If you’ve grown a Monstera before, you may have observed roots that grow above the soil’s surface. Called aerial roots, such roots differ in form and function to the typical roots we think of that grow underground.
In this article, we’ll cover your frequently asked questions about aerial roots. Namely,
- What are aerial roots?
- How they differ from other types of roots; and
- What do to with them.
Monsteras in their native habitat
To understand what aerial roots are, let’s first take a step back and understand how Monsteras behave in their native habitat.
Monstera Deliciosas come from the rainforests of Mexico to Guatemala. Young Monstera seedlings start life near the forest floor, sending runners to look for host trees to climb.
According to the University of Connecticut, Monstera seedlings display negative phototropism. This means they are genetically programmed to seek out the darkest, not brightest, areas to grow. This helps them locate the base of large host trees!
Monsteras develop their first leaves once they find a suitable tree. During this time, they develop thick aerial roots to latch on to their hosts. When fully mature, Monsteras in the wild can grow up to 66 feet (20 meters) tall.
Climbing up trees is part of the Monstera’s natural climbing (epiphytic or hemi-epiphytic) habit. The purpose of climbing is to reach for more light higher in the rainforest canopy.
While seedlings can survive in lower light conditions near the forest floor, as the Monstera grows, it needs more light to support the lush foliage it is known for.
What do aerial roots look like?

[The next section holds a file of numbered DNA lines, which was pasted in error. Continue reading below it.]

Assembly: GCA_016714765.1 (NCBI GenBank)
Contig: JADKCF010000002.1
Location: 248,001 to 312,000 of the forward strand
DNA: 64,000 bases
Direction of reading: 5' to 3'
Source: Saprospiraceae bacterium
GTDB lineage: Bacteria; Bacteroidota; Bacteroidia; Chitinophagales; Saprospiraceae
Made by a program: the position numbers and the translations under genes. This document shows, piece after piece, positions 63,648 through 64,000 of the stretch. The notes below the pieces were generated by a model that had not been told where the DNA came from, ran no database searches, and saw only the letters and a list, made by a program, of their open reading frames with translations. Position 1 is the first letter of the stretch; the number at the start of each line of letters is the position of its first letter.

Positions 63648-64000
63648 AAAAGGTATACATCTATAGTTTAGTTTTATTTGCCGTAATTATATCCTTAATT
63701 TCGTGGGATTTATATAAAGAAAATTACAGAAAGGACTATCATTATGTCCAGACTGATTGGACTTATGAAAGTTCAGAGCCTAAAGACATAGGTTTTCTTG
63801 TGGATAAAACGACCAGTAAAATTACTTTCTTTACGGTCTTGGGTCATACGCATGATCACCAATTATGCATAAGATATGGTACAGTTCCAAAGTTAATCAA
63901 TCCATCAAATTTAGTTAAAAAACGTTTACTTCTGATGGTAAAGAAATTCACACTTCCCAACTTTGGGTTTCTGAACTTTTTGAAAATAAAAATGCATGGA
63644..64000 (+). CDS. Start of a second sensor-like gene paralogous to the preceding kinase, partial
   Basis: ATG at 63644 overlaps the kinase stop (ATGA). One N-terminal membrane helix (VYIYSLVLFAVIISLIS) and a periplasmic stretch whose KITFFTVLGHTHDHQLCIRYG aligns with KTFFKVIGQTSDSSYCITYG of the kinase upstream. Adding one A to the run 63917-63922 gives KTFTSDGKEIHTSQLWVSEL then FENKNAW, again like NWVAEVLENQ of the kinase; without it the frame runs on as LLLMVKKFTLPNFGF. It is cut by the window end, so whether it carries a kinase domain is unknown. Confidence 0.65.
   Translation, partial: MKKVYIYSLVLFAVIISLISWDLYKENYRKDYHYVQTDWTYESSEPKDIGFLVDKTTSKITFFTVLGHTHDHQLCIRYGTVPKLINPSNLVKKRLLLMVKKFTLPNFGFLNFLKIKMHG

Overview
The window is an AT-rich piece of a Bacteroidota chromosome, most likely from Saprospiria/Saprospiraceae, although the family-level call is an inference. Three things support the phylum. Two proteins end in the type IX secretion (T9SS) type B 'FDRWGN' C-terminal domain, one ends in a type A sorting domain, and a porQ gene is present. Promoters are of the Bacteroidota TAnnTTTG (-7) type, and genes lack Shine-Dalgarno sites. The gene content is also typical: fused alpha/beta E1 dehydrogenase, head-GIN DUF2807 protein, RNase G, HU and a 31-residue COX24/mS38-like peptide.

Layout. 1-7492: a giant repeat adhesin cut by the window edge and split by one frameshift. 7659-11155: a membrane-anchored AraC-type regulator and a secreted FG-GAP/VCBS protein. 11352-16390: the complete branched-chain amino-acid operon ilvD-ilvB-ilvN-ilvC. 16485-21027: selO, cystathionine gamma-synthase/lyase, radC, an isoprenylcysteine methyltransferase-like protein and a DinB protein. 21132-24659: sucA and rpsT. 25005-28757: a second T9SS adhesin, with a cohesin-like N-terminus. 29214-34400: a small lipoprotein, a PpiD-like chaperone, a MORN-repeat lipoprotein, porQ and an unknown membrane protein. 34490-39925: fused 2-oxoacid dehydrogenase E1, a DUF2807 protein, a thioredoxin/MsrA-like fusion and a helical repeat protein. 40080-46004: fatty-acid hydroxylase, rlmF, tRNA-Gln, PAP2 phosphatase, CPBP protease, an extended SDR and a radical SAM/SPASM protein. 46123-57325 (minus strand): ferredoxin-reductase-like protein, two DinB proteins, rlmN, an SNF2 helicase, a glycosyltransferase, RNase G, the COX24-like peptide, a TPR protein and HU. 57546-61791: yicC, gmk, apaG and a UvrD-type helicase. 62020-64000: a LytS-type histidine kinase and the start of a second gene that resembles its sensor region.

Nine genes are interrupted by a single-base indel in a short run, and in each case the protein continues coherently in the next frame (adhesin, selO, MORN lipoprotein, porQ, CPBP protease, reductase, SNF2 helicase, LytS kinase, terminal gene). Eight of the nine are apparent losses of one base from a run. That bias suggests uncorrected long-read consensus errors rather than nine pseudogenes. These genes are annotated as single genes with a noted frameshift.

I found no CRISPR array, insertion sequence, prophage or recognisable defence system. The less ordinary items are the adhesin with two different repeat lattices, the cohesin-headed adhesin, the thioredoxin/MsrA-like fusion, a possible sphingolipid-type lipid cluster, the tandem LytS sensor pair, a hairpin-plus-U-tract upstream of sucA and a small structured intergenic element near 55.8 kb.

Aerial roots form from nodes at the base of a leaf petiole. Nodes look like little knobs or swellings on the stem. They contain genetic material to grow roots, as well as the hormone auxin, which stimulates rooting.
Over time, young roots protrude from the nodes. They are usually green in color. Aerial roots thicken as the grow – giving them strength to support the weight of the plant.
Developed roots turn woody over time, losing their young green coloration.
What role do aerial roots play?
There are 2 critical roles that aerial roots play.
1. They allow this epiphyte (or hemi-epiphyte, to be precise) to climb
Firstly, aerial roots play a crucial role in enabling the Monstera to climb. As the plant matures, nodes near the base of a leaf petiole elongate, forming aerial roots.
These roots quite literally latch on to the base of the host tree, providing structural stability to the climbing plant. Together, the roots hoist the plant upwards towards the light.
Aerial roots can be quite substantial, given their need to anchor the plant onto a host tree.
2. They absorb moisture and nutrients
Secondly, aerial roots absorb moisture and nutrients from the atmosphere around it.
In the wild, Monsteras don’t typically grow in a nice pot of organically rich soil. They make do with what they have: growing in bits of leaf litter, moss and debris near the forest floor.
Aerial roots play a key role in providing the plant with water and nutrition from an alternative source: the atmosphere!
Aerial roots are genetically adapted to have the ability to absorb atmospheric humidity. This helps relieve the plant of water stress during a dry spell.
Aerial roots can also absorb water and nutrients in the way typical roots do. When it rains, debris and leaf litter leach nutrients into the rainwater. Aerial roots can absorb this nutrient-rich water when they come into contact.
What to do with aerial roots
The best thing to do with aerial roots is to lightly drape them against a moss pole to allow them to climb.
Moss poles mimic the function of a host tree, allowing your Monstera to indulge in its natural climbing habit. There are several benefits to providing your plant with climbing support.
With climbing support, Monsteras are found to:
- Grow more rapidly, as they are closer to the sunlight;
- Develop lusher and larger leaves;